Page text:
The Wizardry World of Coding

Children across the world are learning to code while diving into the Wizarding World of Harry Potter. It’s all because of a new STEM product called the Harry Potter Kano coding kit. Alex Klein CEO and co-founder of Kano computing shows us how these wands are teaching kids to code is.

TRANSCRIPT

The Wizarding World of coding.

Children across the world are learning to code while diving into the Wizarding World of Harry Potter.

It's all because of a new STEM product called the Harry Potter Kano Coding Kit.

Joining me now via Google Hangout to show us how these wands are teaching kids to code is Alex Klein, CEO and co-founder of Kano Computing.

Thanks for being with us.

So what is the connection between Harry Potter and teaching kids to code?

It's pretty deep, and I think it goes beyond kids.

You know, if you look at the world we live in today, there are these 20 billion devices.

We all carry them around in our pockets.

We spend a third of our waking hours staring at them, and below the surface of the everyday, there are these wizards who write and speak these magic words that control these devices, that make the apps and services we depend on, and, most of the time, the rest of us never see this world of technology that can get into your head, make you think things, make you do things, technology that can move objects in the world around you.

So not unlike Harry Potter, who is introduced to this hidden world, who has the experience of revelation that these powers, they're not just for a secret subsection of unknown people, but for him and for his friends.

The Harry Potter Kano Coding Kit introduces, initiates the next generation into the magic of technology.

Arthur C. Clarke compared sufficiently advanced technology to magic, after all, and so the hero's journey we take you on with the kits, you know, building your own wand, learning to code, making your own spells, bringing them to life on a screen, is a pretty deep connection, we feel, between the mysterious worlds of wizardry and technology that enchant us even today.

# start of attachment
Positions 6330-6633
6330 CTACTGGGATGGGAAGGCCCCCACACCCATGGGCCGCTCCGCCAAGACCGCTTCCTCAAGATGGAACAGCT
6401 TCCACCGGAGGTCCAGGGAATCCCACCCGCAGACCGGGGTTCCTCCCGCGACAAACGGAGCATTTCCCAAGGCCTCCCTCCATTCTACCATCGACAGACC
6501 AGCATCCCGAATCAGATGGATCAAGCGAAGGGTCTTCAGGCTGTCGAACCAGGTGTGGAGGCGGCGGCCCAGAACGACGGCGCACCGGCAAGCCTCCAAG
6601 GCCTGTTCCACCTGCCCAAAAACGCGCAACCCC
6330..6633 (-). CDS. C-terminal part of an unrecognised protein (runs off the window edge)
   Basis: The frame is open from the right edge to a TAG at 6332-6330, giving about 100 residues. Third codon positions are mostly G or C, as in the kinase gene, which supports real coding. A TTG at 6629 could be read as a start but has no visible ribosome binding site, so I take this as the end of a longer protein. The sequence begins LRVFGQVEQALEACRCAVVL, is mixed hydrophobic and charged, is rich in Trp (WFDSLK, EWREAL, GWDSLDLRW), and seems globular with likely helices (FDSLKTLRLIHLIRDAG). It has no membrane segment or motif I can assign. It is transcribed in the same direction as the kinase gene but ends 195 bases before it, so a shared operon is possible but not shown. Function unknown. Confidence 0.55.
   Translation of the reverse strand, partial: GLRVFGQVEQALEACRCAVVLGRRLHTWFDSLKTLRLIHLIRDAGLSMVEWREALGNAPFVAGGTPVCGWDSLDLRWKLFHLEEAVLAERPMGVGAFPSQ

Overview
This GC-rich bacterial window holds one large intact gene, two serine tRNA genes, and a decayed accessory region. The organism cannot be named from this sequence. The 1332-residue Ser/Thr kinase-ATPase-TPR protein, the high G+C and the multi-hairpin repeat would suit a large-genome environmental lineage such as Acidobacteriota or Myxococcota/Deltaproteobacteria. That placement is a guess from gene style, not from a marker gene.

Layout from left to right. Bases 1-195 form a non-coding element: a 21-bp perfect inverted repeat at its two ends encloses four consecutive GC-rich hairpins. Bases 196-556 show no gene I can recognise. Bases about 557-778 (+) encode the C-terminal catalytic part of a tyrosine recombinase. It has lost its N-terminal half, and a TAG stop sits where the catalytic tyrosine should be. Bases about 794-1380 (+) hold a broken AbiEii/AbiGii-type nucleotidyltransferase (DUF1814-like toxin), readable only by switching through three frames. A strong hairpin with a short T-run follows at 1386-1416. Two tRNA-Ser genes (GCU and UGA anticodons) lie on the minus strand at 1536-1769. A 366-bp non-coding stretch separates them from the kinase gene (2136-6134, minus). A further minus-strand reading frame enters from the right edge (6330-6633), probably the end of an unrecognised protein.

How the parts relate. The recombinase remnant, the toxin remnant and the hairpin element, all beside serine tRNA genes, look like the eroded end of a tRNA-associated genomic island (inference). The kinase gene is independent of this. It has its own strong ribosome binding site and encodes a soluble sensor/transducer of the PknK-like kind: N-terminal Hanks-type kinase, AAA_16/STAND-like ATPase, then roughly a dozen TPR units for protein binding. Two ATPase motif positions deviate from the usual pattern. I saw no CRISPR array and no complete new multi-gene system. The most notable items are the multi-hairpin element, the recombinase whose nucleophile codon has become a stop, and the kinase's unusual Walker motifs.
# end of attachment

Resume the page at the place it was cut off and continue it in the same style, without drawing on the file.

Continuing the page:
Okay.

So we have one of these kits that you've sent us.

This is... I've got a wand here.

I calibrate it basically by pointing it at the screen and making sure that this is in the center.

And then you've got different types of codes that really are just kind of fun little apps.

So when I move my wand up, the jelly beans keep growing up by 15 or 20 percent.

I mean, that's just one thing, but what's interesting is is that, when I X out of that, what it actually shows is all of the code that went behind it.

All of these different colors are, you know, it might be too small for the screen to read, but it says, 'When app starts, play this sound.'

'While the wand is moving up, do this.'

The speaker is set to X, and all of this is stuff that a student could actually just... You drag and drop, and you create this entire world, right?

Exactly.

So, you know, the purpose of Kano is to demystify technology and bring the joy of creating it to all people.